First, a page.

Genghis Khan destroyed the city in 1219, although the great conqueror had found that the Khorezmshah had already sacked the city in 1214. Under the Timurids (fourteenth century) and subsequent Shaybanid (sixteenth century Uzbek) dynasties, the city revived, despite occasional attacks by the Uzbeks, Kazakhs, Persians, Mongols, Oirats, and Kalmyks.
In 1809, Tashkent was annexed to the Khanate of Kokand (1709–1876). At the time, Tashkent had a population of around 100,000 and was considered the richest city in Central Asia. It prospered greatly through trade to Russia, but chafed under Kokand’s high taxes. The Tashkent clergy also favored the clergy of Bukhara over that of Kokand. However, before the Emir of Bukhara could capitalize on this discontent, the Russian army arrived.
In May 1865, General Mikhail Grigorevich Chernyayev (1828-1898), acting against the direct orders of the tsar, staged a night attack against a city with a wall 15.5 miles (25km) long with 11 gates and 30,000 defenders. While a small contingent staged a diversionary attack, the main force penetrated the walls, led by a Russian Orthodox priest armed only with a crucifix. The Russians captured the city after two days of heavy fighting and the loss of 25 dead as opposed to several thousand of the defenders (including Alimqul, the ruler of the Kokand Khanate). Chernyayev, dubbed the "Lion of Tashkent" by city elders, abolished taxes for a year, rode unarmed through the streets and bazaars meeting common people, and appointed himself "Military Governor of Tashkent."
The Tsar rewarded Chernyayev and his men, but regarded the impulsive general as a "loose cannon," and replaced him with General Konstantin Petrovich Von Kaufman. Tashkent became the capital of the new territory of Russian Turkistan, with Kaufman as first Governor-General. A cantonment and Russian settlement were built across the Ankhor Canal from the old city, and Russian settlers and merchants poured in. Tashkent was a center of espionage in the Great Game rivalry between Russia and the United Kingdom over Central Asia. The Trans-Caspian Railway arrived in 1889, and the railway workers who built it settled in Tashkent as well, bringing with them the seeds of Bolshevik Revolution.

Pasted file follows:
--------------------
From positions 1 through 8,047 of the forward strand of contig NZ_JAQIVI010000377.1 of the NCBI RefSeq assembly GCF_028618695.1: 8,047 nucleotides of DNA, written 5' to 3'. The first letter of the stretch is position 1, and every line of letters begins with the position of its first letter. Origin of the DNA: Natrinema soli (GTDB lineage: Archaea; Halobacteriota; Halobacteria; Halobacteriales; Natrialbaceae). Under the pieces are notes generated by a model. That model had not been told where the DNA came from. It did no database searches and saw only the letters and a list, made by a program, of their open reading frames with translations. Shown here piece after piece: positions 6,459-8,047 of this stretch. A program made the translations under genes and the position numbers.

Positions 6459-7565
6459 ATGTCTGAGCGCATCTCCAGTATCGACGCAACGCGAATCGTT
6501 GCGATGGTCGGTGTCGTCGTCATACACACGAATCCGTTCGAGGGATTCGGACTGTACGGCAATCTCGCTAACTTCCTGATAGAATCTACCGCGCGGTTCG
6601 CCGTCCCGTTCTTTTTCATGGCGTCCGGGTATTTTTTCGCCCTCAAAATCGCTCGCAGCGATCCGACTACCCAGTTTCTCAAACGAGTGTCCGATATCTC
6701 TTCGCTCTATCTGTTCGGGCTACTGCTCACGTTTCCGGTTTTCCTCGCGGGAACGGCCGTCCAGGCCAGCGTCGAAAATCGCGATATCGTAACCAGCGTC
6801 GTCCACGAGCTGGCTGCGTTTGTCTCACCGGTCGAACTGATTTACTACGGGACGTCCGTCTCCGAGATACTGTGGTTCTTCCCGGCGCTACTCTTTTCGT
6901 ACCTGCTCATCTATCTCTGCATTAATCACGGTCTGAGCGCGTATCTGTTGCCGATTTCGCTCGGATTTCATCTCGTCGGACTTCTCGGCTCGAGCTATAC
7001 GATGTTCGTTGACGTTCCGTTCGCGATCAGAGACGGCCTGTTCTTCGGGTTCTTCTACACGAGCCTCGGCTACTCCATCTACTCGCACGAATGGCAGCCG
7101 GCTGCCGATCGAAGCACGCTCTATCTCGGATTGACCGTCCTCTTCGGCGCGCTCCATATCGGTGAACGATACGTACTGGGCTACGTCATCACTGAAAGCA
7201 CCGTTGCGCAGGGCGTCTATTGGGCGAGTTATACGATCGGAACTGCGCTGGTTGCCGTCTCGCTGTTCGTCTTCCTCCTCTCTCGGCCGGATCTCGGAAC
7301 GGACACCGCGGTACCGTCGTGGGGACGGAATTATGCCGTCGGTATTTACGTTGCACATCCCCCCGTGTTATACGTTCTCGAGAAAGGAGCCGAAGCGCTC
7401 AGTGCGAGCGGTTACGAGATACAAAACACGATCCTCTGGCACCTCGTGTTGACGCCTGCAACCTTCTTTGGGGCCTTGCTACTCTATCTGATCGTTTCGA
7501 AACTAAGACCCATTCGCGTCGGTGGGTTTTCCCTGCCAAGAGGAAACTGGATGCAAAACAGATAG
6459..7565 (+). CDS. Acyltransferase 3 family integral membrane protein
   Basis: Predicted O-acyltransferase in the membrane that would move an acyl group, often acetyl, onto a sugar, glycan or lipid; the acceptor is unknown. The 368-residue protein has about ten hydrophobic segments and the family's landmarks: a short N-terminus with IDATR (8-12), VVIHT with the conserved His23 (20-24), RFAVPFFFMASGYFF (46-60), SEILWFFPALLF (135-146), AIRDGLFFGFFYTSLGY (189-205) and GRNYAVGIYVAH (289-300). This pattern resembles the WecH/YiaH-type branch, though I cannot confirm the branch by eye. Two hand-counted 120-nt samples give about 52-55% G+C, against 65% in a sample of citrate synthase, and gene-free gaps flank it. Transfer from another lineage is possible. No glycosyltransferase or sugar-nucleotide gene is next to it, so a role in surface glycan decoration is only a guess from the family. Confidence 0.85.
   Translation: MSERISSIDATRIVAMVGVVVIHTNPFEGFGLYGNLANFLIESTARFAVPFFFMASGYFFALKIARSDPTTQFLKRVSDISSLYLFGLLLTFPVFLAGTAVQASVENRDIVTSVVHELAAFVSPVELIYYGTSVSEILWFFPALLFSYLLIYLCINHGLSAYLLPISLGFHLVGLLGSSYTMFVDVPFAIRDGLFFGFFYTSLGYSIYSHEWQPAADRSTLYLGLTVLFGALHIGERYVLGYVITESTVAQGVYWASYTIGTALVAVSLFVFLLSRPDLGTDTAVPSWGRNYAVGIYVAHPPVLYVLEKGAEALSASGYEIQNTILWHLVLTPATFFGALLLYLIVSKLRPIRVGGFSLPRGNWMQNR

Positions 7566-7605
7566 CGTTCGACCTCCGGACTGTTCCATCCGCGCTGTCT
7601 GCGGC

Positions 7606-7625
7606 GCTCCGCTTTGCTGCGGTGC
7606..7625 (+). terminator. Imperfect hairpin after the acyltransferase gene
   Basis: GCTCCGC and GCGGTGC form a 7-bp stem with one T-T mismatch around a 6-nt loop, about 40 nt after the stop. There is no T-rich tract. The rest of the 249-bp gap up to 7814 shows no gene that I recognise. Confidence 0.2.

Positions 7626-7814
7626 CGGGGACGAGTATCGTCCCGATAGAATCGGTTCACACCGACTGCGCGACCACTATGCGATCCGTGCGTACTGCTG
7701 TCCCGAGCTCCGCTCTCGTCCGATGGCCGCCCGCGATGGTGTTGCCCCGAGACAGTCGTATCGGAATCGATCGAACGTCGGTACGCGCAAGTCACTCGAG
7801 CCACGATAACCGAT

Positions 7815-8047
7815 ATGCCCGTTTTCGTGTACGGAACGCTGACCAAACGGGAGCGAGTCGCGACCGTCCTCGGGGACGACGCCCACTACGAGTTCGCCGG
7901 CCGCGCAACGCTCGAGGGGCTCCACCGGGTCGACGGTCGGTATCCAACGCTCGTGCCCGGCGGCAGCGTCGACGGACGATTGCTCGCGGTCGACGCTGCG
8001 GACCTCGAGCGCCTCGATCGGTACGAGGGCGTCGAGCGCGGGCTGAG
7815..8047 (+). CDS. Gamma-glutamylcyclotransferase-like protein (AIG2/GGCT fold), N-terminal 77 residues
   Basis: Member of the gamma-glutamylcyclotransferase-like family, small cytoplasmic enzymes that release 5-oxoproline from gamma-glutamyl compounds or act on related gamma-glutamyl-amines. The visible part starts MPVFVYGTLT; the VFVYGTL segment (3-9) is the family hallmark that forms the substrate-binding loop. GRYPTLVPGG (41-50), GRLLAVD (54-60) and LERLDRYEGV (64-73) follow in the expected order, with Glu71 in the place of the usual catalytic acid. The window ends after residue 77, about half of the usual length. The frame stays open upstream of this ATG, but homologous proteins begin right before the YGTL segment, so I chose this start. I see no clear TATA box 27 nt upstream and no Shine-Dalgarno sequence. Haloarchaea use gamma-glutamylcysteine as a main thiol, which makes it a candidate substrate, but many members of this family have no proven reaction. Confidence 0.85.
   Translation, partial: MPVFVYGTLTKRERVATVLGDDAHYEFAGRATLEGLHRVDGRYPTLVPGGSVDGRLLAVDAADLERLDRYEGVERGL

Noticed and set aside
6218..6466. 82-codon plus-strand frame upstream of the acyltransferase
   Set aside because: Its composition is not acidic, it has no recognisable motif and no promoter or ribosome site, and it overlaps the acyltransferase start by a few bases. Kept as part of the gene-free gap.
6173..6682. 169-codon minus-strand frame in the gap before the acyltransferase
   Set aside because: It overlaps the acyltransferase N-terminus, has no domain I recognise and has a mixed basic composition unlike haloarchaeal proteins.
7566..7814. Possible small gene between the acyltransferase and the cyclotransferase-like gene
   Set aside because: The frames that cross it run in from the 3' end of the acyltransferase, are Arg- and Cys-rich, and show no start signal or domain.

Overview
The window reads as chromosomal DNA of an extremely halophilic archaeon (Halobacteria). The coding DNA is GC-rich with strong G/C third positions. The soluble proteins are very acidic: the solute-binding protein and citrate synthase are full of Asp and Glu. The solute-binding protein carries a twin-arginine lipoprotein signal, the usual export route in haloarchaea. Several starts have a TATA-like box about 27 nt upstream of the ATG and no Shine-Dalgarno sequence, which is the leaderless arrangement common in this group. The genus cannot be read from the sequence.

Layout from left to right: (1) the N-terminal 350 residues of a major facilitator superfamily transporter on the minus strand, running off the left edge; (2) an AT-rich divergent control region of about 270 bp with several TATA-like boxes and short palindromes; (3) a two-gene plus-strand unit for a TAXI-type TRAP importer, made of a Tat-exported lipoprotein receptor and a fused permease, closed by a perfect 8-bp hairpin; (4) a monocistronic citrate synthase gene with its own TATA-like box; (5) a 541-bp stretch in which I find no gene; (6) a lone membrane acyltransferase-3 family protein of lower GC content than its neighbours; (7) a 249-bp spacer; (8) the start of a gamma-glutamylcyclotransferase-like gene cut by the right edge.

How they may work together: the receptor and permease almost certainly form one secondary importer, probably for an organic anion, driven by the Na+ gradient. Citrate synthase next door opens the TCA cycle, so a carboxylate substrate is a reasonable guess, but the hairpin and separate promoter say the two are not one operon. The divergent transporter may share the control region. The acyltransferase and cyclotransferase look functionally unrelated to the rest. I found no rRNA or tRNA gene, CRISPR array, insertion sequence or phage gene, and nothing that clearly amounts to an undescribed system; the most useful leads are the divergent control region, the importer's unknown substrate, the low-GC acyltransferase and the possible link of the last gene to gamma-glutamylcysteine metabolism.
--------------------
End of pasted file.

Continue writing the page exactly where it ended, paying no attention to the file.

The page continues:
With the fall of the Russian Empire in 1917, a provisional government attempted to maintain control in Tashkent. It was quickly overthrown and local Muslim opposition crushed. In April 1918, Tashkent became the capital of the Turkestan Autonomous Soviet Socialist Republic (Turkestan ASSR). The new regime was threatened by White forces, basmachi, revolts from within, and purges ordered from Moscow. Tashkent fell within the borders of the Uzbek SSR, and became the capital of the Uzbek SSR in 1930, displacing Samarkand.
The city began to industrialize in the 1920s and 1930s, but industry increased tremendously during World War II (1939-1945), with the relocation of factories from western Russia to preserve the Soviet industrial capacity from the invading Nazis. Evacuees from the war zones increased the population to well over a million, including numerous Russians.
On April 26, 1966, a huge 7.5 on the Richter scale earthquake destroyed Tashkent, leaving over 300,000 homeless.
Since 1991, the city has changed economically, culturally, and architecturally. The largest statue ever erected for Lenin was replaced with a globe, complete with a map of Uzbekistan. Buildings from the Soviet era were replaced with modern buildings, such as the 22-story NBU Bank building, an Intercontinental Hotel, International Business Center, and the Plaza Building.
Uzbekistan is a republic noted for authoritarian presidential rule, with little power outside the executive branch. The country is divided into 12 provinces (viloyatlar). Tashkent is the capital of the Tashkent Viloyati (Province), which is divided into 15 administrative districts.
Tashkent, which is also the capital city of the nation of Uzbekistan, is governed separately from the province as an independent city. Uzbekistan has issues with terrorism by Islamic militants, economic stagnation, and the curtailment of human rights. Tashkent has been the target of several terrorist attacks since Uzbekistan gained independence.